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Case Number 26795

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A Life in the Theatre

Warner Bros. // 1993 // 78 Minutes // Not Rated
Reviewed by Judge Michael Nazarewycz (Retired) // January 5th, 2014

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All Rise...

Judge Michael Nazarewycz wonders if Matthew Broderick will win a set of steak knives.

The Charge

As the old whore said, "Another great profession ruined by amateurs."

Opening Statement

I am a great fan of 1992's Glengarry Glen Ross, the excellent story of a cutthroat real estate sales office. That screenplay was written by David Mamet (House of Games), based on his 1984 Pulitzer Prize-winning play and it stars, among others, Jack Lemmon (Mister Roberts) as a cagey veteran salesman trying to hold his own against the younger sales talent. When the opportunity to review another film starring Lemmon based on a Mamet play, I couldn't pass it up.

Facts of the Case

Robert (Jack Lemmon) and John (Matthew Broderick, Ferris Bueller's Day Off) are actors and friends in a repertory theater based in an unnamed city (presumably New York or Chicago). Over the course of an undetermined length of time, Robert's career begins to slide and John's begins to rise.

The Evidence

Having not seen Mamet's original play, it's impossible for me to compare the screen adaptation to the source material, leaving me to wonder if the play is as bad as this film is. Normally I wouldn't even mention it, because most times I haven't read a film's source book (or whatever the source is), and I merely judge the film as a film. This feels different, though, and maybe it's because of the structure.

A Life in the Theatre is a two-man something. I'm not trying to be intentionally vague, it's just that it isn't a story in the traditional sense. Yes, the film starts and stops, but there is no beginning or end, per se, only a tiresome middle. It plays like a reality show, but one that shows only clips about one aspect of its subjects' lives. In this case, it's a glimpse at the relationship between two men who act for a living. It illustrates a portion of the evolution of their relationship and their respective careers, but there is nothing we know about them to make us care what happens to them.

Lemmon plays the seasoned veteran who is constantly offering opinions, advice, or general musings about acting and the theater. Broderick is a younger player who listens, counters, and listens some more. There are hints of a father/son metaphor, or even a master/prodigy relationship, but by about midway through the film, they feel like an old married couple, and not in the good way. As Lemmon's career grows closer to its end, he becomes more insufferable. Conversely, as Broderick's career blossoms, he becomes less responsive to Lemmon. It's all so remarkably dull.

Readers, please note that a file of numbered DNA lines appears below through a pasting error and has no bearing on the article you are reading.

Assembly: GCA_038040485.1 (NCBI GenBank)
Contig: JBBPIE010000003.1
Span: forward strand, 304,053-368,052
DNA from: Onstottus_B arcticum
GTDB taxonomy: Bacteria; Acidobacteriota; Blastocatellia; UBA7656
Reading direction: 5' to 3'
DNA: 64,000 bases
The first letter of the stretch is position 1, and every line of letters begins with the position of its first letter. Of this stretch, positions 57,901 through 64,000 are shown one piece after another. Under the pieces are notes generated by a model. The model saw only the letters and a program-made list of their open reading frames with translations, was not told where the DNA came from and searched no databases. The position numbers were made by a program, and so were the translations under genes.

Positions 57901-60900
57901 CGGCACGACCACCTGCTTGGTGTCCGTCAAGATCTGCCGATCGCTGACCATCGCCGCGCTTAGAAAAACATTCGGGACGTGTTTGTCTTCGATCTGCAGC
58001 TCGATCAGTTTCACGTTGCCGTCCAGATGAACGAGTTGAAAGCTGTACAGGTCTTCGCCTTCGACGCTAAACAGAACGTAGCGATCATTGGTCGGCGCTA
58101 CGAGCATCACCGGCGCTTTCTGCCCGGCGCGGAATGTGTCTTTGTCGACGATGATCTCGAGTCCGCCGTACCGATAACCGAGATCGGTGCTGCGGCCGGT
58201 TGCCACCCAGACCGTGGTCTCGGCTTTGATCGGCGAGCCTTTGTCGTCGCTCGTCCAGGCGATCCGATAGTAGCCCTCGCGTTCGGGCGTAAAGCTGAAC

I don't think this is the fault of Lemmon or Broderick, both of whom, while not giving their greatest performances, are perfectly fine. Nor do think this is the fault of Mamet, because he is adept at adapting his own work for the screen. I think the problem is twofold, beginning with director Gregory Mosher (The Prime Gig). The film never establishes any kind of flow whatsoever; it's simply a series of scenes connected together with Lemmon and Broderick and their discussions as the common denominators. Also, Mosher moves the action from the stage and the dressing room—the two most common settings—to several other locations, including the bowels of the theater, a diner, and other places. It's awkward, because this forces the appearance of other people, including stage crew, yet no one else speaks.

Even if the direction had been solid, this film still would not have worked. It's too much of an inside-baseball look at the craft of stage acting, as "told" by two fictional characters. This isn't some biopic about a stage star's early career, nor is it a melodrama that incorporates elements of the craft as part of the story. This is as workmanlike a tale as it gets. I can see how it would play well onstage because theater people are into theater things, but for the casual theater patron or the movie buff, it is lifeless.

The standard def full frame video presentation of this MOD disc from Warner Archive is not good, peaking at passable but often times muddling through with terribly soft edges, beginning with the VHS-screaming opening credits. The Dolby 2.0 Stereo track is fine, although entirely unchallenged by any significant ambient noise. It is important to note the following, however, which appears on the Amazon page where this disc is sold:

This product is manufactured on demand using DVD-R recordable media. This product is expected to play back in DVD Video "play only" devices, and may not play in other DVD devices, including recorders and PC drives.

My experience? The disc plays in my Sony Blu-ray/DVD player, but not on my Apple MacBook Pro. Also, other than the trailer, there are no extras on the disc. Even the menu is generic, with a picture of the WB water tower and two options: PLAY or TRAILER.

Closing Statement

If you are a Broderick or Lemmon completist, nab A Life in the Theatre for your collection. Otherwise, it's not even worth a watch.

The Verdict


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Scales of Justice

Video: 50
Audio: 50
Extras: 10
Acting: 70
Story: 60
Judgment: 50

Perp Profile

Studio: Warner Bros.
Video Formats:
• Full Frame
Audio Formats:
• Dolby Digital 2.0 Stereo (English)
• None
Running Time: 78 Minutes
Release Year: 1993
MPAA Rating: Not Rated
• Comedy
• Drama
• Television

Distinguishing Marks

• Trailer


• IMDb

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